By: Vickie Robinson, Developmental Therapist & Kelly Lopresti, Director of Child Development

lily gardenWe truly feel an inclusive childcare environment is a wonderful experience for all Involved! With the recent 30th Anniversary of the Lily Garden Child Development Center here at Easter Seals DuPage & Fox Valley, we wanted to discuss all the benefits of an inclusive child care program and outline some ways to support children with special needs in your classroom. Children with special needs and typically developing peers benefit from an inclusive environment as well as teachers and family members.

12 Benefits of Inclusion for Students with Special Needs

  • Friendships with same aged peers
  • Increased social initiations, relationships, friendships and networks
  • Peer role models for social, academic and behavior skills
  • Increased achievement of therapy and Individual Family Service Plan/Individualized Education Program goals (IFSP/IEP)
  • Greater access to general curriculum
  • Enhanced skill acquisition and generalization
  • Higher expectations
  • Increased staff, parent and therapist collaboration
  • Increased parent and teacher participation
  • Families are more integrated into community
  • Affords a sense of belonging
  • Provides a stimulating environment for growth

12 Benefits of Inclusion for Typically Developing Students

  • Meaningful friendships are cultivated
  • Increased understanding and acceptance of diversity
  • Develops respect for others with diverse characteristics
  • Increases abilities to help others
  • Prepares all students for adult life in an inclusive society
  • Opportunities to master activities by practicing and teaching others
  • Greater academic outcomes
  • Develops capacity for empathy
  • All student’s needs are better met, greater resources for everyone
  • Develops sensitivity toward others’ limitations
  • Develops feelings of empowerment and the ability to make a difference
  • Increases abilities to help others

In the California Department of Education’s Inclusion Works! Informational Booklet,inclusion booklet pic they outline common modifications, adaptions and supports for an inclusive environment.

Strategies include:

  1. Providing environmental supports:
    • Using pictures or objects to signal next activities
    • Making physical boundaries to decrease distraction
    • Engineer classroom to support children of all abilities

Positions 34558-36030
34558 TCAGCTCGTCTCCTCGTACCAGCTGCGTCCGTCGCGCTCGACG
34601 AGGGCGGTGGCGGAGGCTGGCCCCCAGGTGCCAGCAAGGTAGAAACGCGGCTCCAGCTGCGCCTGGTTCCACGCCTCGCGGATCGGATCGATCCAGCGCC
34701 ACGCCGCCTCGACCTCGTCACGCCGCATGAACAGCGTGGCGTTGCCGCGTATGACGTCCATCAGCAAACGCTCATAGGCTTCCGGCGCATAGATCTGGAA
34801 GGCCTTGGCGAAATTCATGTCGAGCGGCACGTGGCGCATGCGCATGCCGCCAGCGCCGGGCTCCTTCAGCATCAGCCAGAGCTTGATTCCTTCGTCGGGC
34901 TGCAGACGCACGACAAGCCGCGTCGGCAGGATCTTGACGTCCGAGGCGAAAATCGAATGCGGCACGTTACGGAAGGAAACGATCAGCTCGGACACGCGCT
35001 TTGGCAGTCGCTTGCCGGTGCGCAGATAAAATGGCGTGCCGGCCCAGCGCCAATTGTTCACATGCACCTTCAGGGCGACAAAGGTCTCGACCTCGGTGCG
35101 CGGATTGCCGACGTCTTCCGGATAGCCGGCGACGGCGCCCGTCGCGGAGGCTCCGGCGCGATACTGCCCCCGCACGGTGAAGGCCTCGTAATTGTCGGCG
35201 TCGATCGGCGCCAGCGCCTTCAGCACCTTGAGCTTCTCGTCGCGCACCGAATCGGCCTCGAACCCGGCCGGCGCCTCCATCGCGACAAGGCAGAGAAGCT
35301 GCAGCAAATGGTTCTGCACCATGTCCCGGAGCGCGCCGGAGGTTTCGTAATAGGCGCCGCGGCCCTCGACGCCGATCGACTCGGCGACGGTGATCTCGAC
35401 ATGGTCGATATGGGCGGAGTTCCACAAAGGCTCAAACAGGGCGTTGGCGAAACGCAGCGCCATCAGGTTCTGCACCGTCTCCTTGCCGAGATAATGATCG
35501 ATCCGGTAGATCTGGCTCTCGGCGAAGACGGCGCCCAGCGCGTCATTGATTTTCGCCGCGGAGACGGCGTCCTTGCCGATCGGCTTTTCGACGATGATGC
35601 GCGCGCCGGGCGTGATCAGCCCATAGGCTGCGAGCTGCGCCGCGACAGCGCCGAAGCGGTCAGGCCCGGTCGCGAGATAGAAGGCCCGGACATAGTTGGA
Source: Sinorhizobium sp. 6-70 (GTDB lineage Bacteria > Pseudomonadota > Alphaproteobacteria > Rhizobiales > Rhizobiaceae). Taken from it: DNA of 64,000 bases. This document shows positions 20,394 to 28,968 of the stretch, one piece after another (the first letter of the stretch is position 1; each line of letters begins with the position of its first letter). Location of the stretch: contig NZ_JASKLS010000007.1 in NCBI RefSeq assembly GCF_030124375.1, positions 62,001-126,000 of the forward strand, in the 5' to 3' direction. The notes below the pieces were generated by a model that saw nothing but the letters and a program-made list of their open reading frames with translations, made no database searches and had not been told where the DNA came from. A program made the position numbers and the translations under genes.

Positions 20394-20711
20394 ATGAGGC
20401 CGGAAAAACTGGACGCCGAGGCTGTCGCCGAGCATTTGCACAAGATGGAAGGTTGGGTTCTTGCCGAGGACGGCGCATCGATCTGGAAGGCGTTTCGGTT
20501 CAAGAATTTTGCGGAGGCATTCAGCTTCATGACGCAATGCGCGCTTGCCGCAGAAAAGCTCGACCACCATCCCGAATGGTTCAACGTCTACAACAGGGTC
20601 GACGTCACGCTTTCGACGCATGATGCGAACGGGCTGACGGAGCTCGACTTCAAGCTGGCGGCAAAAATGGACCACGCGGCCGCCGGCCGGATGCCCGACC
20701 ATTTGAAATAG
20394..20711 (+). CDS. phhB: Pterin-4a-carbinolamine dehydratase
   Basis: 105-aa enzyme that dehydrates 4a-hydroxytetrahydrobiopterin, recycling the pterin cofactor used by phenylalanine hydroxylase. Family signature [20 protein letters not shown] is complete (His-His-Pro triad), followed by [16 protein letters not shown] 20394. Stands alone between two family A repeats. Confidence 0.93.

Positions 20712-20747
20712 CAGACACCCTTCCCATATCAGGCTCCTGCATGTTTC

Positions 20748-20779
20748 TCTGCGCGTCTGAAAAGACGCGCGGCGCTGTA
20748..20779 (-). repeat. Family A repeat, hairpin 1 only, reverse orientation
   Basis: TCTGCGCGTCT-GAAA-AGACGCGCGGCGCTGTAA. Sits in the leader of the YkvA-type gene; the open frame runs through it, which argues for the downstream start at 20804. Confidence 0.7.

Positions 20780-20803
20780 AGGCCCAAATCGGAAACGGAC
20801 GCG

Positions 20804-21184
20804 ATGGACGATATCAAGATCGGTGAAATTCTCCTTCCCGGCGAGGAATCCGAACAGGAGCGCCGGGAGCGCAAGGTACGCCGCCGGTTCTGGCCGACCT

• Lower hooks, make paths for children in wheel chairs
  1. Adapt materials. Examples include:
    • Adding knobs to wooden puzzlesinclusion
    • Offer a variety of scissor, pen, marker, crayon options
    • Use a tilt board or easel for easier viewing
  2. Activity Simplification
    • Simplify complicated tasks by breaking them into smaller parts. For example, give child materials for a task one piece at a time.
  3. Be Aware of Child Preferences
    • Use motivating subjects, toys and games to promote learning, participation and interaction
  4. Use of Special Equipment
    • Use adaptive devices to maximize and facilitate participation. Making sure child care staff are trained by parents and therapists to properly use adaptive or medical equipment.
    • Make sure children who need physical support are positioned optimally and are encouraged to play on the same level as peers.
  5. Adult Support
    • Make sure staff is trained and comfortable in working with all children in their classroom. Having permission to interact and learn from a child’s therapist is important. Knowing a child’s goals and beneficial supports will benefit the child.
  6. Peer Support
    • Use classmates as models to help children learn.
    • Teach children specific ways to engage and interact with a child with special needs.
  7. valentineInvisible Support- Arrange naturally occurring events to assist in inclusion.
    • Assign roles during children’s play, such as having a child with limited mobility be in charge of “pumping gas” as the children riding bikes go by.
    • Comment on children’s play in ways that encourage further interaction.

To learn more about the Lily Garden Child Development Center, our inclusive child care center here at Easter Seals Dupage & Fox Valley please call Kelly Lopresti at 630.261.6283.